1) Where are you from?
2) Where are you going?
3) Where were my friends?
4) What would I do if my bike exploded/I got lost/died/worse…

Then a younger lady (with no teeth) stopped me and asked me the same 4 questions.

She was much more doom-and-gloom. She only knew of one person who had ever ventured down that road and they had died a gruesome death!

“Turn back, go back to Lima, a grim end awaits you…”

I glanced at my watch and saw that I’d been going for an hour and hadn’t made much progress at all. Best get a wriggle-on!

It’s always tricky getting a balance between cracking-on and stopping for breaks/photos/brew-stops. This place was amazing and there was nobody here at all. After 2 hours I made the top of the pass, to be greeted by a young burrito quietly waiting in line for the Municipalidad (Town Hall offices), a tiny cubicle/kiosk. Glad to have a bit of downhill as my bike was playing up a bit, but I didn’t give it much thought at the time.

I’d told myself that I needed a turn-around time. I had no idea of the conditions of the track. The first village told me that I was at 4200m above sea level. Maybe that’s why the bike was struggling; it had spent most of its life chugging around sea-level Lima. I didn’t see a single soul in the first village and only one old lad in the next little hamlet. The road was blocked by an ancient truck parked up, I couldn’t squeeze past, so I had to backtrack and weave through the labyrinth of passageways, made trickier by a drainage ditch in the middle of the path.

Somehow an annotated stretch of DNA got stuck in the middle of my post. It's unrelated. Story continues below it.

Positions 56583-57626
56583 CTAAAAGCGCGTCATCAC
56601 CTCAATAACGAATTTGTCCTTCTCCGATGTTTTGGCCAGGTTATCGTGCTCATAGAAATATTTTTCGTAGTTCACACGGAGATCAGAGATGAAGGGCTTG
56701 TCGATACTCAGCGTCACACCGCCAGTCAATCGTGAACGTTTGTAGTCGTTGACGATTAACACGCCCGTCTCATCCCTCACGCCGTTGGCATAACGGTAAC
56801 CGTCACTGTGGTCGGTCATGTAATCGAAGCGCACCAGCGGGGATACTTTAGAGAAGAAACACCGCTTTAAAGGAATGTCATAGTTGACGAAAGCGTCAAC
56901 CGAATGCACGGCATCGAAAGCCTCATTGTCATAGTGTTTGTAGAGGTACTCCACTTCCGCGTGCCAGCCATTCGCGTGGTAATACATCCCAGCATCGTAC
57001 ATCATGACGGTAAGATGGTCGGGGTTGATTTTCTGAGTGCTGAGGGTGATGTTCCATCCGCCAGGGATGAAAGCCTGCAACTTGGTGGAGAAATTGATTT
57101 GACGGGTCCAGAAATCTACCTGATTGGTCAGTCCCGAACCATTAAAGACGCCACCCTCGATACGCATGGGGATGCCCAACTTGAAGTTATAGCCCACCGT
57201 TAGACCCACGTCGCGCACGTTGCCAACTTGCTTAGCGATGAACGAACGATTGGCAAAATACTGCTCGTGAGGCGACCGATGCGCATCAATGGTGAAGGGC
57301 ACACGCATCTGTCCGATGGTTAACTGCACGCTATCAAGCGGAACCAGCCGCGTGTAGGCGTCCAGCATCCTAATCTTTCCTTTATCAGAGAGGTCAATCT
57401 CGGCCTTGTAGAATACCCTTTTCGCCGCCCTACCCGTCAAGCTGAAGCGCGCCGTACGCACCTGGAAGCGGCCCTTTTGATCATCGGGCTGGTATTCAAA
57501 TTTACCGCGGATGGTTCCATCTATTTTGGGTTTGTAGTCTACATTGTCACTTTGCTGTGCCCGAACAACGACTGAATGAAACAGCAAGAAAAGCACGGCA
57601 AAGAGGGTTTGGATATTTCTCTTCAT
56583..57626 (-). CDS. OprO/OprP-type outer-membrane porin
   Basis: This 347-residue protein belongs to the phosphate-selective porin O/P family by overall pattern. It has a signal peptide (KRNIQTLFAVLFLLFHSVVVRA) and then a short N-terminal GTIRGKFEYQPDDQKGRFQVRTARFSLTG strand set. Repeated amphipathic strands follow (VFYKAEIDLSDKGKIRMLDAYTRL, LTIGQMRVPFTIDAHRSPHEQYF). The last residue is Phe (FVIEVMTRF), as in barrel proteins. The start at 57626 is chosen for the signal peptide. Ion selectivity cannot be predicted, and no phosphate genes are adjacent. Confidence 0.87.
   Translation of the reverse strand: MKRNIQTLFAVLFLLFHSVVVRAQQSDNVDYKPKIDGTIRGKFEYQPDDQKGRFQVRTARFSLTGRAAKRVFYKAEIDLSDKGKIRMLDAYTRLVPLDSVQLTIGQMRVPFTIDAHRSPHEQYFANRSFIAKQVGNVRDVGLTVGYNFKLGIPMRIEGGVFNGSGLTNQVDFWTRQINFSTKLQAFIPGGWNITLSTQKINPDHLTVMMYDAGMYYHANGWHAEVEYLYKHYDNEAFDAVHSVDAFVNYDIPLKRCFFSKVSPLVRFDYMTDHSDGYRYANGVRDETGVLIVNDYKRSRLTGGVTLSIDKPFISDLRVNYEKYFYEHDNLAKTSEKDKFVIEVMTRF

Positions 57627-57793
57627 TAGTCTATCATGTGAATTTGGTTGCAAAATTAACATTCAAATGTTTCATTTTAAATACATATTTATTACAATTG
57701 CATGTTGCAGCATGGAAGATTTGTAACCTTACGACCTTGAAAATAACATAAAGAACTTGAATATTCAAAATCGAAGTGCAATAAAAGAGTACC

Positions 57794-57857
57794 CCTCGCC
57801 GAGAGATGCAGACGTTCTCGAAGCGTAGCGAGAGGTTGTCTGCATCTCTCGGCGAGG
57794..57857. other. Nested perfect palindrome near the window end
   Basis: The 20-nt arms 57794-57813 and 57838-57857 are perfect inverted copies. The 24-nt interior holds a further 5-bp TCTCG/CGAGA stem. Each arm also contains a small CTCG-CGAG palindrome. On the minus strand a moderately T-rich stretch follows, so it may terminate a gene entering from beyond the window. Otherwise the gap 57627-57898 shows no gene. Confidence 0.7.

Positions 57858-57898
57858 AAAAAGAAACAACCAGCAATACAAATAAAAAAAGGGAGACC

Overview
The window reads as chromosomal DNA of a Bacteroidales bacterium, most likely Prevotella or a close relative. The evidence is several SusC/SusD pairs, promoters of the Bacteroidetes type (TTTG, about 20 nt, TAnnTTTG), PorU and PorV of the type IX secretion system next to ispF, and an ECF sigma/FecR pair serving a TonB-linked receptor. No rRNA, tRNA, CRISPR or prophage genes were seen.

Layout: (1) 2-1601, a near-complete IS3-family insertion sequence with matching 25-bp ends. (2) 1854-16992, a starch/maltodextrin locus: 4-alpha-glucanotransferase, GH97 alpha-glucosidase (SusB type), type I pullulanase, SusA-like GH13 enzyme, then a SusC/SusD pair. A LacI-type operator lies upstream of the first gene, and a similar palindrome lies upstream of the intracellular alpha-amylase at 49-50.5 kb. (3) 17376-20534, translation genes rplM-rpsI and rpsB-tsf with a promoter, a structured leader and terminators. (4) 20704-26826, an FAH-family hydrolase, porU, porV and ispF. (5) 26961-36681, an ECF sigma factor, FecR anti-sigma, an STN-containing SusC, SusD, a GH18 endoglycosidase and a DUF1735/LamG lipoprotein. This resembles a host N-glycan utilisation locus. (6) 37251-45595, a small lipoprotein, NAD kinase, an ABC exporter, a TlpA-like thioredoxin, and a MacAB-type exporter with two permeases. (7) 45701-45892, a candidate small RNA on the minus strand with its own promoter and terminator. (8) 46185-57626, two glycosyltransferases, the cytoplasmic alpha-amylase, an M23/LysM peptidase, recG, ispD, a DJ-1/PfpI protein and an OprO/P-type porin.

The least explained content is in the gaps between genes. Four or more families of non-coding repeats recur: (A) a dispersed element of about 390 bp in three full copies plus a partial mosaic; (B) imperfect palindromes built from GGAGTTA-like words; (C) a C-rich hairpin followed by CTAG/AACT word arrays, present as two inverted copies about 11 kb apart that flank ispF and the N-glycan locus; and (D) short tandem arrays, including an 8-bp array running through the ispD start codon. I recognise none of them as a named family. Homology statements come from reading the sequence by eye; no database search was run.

A splendid day out in yonder montañas... from Roger Irrelevant on Vimeo.

Downhill was no problem for the ailing Honda and apart from a near miss with a train of donkeys parked on a blind bend (their owner was washing his clothes in the river and obviously wasn’t expecting anybody else to be on the trail), it was an uneventful ride back down to the road and onwards to Lima.

Until I got about an hour from home and hit a wall of traffic! Nothing was moving. I spotted a Combi dart left on a dirt track, so I followed. The delay was due to a fire burning on the railway track and a small protest.

The Police were doing their best to delay everyone, by blocking the road both ways. Thick black smoke and the fact that at 6pm, there is a sudden and instant transition from day to night here in Peru. No lingering dusk.

The sun switches from on to off.

(Literally) blindly following the combi (who had no lights, nor were there any streetlights) down a rutted track running parallel to the parked traffic rounded off an excellent days adventure.

I’d ridden into the unknown and although it was a major fail (this time), I’d be back!